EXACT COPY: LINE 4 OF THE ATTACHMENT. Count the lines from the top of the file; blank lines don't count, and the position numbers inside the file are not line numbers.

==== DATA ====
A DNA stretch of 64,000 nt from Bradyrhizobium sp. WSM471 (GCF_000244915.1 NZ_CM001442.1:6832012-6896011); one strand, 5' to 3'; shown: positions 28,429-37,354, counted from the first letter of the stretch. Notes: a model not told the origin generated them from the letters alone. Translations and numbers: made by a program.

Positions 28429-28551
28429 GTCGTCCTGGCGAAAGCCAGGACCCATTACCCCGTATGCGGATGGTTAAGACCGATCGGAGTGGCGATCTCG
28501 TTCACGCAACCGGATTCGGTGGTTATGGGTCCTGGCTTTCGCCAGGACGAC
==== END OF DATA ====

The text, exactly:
28501 TTCACGCAACCGGATTCGGTGGTTATGGGTCCTGGCTTTCGCCAGGACGAC